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Friday, December 24, 2010

The Different Restaurant Styles

A Waitress taking a breakfast order at Kahala ...Image via Wikipedia
By Ralph Moldovano

The Many Varieties of Eateries

There are several various different styles and varieties of places of dining. It's interesting to note that in countries outside of North America, fast-food establishments don't fit the conventional definition "restaurant" that well. In fact, the term sit-down restaurant, which began as a way of differentiating fast-food restaurants from the normal variety, is nowhere to be found as well.

The term restaurant, within these locales, refers to the variety of restaurant where you sit down at a table to dine, and... here's the important part... are waited on by a waiter or waitress. Family-styled dining, and casual-dining as well are almost completely non-existent terms.

What are the separate categories of restaurant dining? There is 4 basic categories identified by the common vernacular at large (mostly in the United States). These may include: fast food, family style, casual dining, and fine dining. Fast food dining entails rapid turn-over of orders and swiftness of service. Fast casual dining falls into this category as well, however, with fast casual dining non-disposable cutlery, not characteristic of fast-food, is used.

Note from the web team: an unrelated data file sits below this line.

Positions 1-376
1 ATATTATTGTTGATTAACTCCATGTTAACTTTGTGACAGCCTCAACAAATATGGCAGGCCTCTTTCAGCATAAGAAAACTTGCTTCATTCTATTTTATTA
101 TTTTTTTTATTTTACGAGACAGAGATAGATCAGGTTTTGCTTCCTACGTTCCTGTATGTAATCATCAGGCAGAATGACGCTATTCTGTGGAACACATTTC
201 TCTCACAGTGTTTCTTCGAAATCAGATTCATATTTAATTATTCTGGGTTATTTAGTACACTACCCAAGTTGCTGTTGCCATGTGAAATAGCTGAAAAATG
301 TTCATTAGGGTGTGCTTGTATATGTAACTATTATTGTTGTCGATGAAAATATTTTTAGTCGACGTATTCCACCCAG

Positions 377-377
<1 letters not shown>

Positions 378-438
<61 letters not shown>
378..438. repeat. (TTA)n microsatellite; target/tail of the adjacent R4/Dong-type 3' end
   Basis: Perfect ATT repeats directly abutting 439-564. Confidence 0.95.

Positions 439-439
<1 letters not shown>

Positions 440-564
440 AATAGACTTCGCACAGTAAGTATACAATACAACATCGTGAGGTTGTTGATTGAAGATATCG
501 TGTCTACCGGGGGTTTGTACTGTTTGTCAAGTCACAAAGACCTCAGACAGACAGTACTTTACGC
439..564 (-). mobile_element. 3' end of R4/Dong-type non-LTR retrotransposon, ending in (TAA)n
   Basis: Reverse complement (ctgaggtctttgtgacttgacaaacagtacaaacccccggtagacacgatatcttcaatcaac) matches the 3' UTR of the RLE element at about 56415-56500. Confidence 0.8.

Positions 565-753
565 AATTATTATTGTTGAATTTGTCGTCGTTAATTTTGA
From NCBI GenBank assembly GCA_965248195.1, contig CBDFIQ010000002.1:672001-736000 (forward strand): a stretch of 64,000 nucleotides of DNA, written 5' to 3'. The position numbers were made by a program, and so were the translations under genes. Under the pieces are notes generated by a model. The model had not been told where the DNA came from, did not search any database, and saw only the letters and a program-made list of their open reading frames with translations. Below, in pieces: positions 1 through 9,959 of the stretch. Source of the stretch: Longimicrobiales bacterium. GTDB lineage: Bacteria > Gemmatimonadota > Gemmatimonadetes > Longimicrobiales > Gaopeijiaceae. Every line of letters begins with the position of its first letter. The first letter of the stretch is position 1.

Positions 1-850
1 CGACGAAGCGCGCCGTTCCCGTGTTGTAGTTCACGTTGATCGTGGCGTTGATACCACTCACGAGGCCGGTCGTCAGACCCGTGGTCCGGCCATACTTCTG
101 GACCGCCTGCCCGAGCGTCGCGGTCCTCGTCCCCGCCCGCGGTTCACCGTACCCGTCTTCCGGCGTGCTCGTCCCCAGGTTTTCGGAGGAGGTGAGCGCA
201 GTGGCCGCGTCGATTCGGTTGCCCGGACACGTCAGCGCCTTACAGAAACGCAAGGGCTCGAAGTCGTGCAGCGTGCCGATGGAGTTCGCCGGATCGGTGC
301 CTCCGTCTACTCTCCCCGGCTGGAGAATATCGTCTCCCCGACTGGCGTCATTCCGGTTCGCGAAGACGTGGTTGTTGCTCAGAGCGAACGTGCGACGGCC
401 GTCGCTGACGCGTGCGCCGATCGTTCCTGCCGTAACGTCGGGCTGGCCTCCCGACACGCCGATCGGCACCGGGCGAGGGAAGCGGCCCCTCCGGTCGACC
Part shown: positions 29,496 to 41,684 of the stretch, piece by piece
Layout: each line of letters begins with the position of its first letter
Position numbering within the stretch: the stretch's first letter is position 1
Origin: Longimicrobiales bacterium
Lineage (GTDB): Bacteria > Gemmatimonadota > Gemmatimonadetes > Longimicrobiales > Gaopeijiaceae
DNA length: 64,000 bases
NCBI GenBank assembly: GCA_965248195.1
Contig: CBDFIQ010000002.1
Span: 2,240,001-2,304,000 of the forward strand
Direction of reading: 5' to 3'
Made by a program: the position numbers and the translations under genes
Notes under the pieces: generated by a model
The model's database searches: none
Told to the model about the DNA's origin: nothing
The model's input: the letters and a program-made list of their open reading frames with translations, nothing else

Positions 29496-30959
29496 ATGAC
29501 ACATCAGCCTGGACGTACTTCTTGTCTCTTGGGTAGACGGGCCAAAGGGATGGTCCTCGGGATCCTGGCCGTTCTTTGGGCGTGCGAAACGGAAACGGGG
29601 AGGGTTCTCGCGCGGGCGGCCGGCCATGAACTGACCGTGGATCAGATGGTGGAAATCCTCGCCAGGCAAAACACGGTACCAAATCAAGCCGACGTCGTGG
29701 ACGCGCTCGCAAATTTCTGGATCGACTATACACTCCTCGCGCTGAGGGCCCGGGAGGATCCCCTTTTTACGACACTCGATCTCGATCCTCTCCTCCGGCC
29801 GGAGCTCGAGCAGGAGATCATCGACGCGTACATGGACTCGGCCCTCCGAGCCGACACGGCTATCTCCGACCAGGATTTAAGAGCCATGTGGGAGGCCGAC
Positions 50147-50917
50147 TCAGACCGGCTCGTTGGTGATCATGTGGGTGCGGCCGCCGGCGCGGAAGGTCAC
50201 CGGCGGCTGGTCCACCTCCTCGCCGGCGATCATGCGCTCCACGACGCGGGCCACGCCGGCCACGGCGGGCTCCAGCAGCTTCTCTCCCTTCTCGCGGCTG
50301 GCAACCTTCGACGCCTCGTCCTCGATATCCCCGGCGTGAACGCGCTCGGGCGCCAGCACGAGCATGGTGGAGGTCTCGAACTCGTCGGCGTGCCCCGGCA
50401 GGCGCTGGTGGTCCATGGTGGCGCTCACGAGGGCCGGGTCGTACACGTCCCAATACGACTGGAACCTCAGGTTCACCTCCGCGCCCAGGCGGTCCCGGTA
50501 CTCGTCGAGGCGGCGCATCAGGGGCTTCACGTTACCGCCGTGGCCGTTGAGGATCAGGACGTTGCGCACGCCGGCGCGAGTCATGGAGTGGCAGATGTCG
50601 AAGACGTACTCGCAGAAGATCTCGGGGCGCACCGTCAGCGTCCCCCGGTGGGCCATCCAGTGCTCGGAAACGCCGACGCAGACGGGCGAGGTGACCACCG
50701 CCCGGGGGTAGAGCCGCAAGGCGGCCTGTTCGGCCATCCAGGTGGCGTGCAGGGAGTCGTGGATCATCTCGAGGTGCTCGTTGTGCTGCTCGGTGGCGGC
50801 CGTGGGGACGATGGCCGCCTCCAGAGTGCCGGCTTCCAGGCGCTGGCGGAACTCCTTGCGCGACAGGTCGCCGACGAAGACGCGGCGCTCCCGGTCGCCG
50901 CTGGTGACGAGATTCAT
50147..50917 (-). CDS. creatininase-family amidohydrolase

Family style restaurants often hold true to their name, in that they may be very idiosyncratic and run by a single family. Often they'll have a lower price-point, and bench seats, but may offer non-disposable cutlery as well. Think a little neighborhood diner when you think of a family style restaurant.

The third category of dining known as casual dining is a type of dining experience roughly somewhere in between fast food like McDonald's and fine dining, and probably a step ahead of family style eating establishments. They usually are part of a chain. Most often they have a bar with staff, a medium-priced menu, and serving staff to serve you.

Fine dining often has a fancier interior, more highly trained staff with an obvious dress code, and highly specific dedicated meal courses. Fine dining restaurants frequently have more of an eye towards "atmosphere," and often have a required standard of dressand conduct code of their guests. Usually fine dining is limited to just a few locations instead of being a part of a large chain, which is more common of "casual dining" restaurants.

All other permutations of restaurants generally are various spin-offs of fast casual dining, and casual dining. A good example of this are cafes. In most cafes, you do not have a waitress, however, your food will be brought to you. The availability of mouth-watering food can often be limited to sweets and breakfast, accompanied with an outdoor patio.

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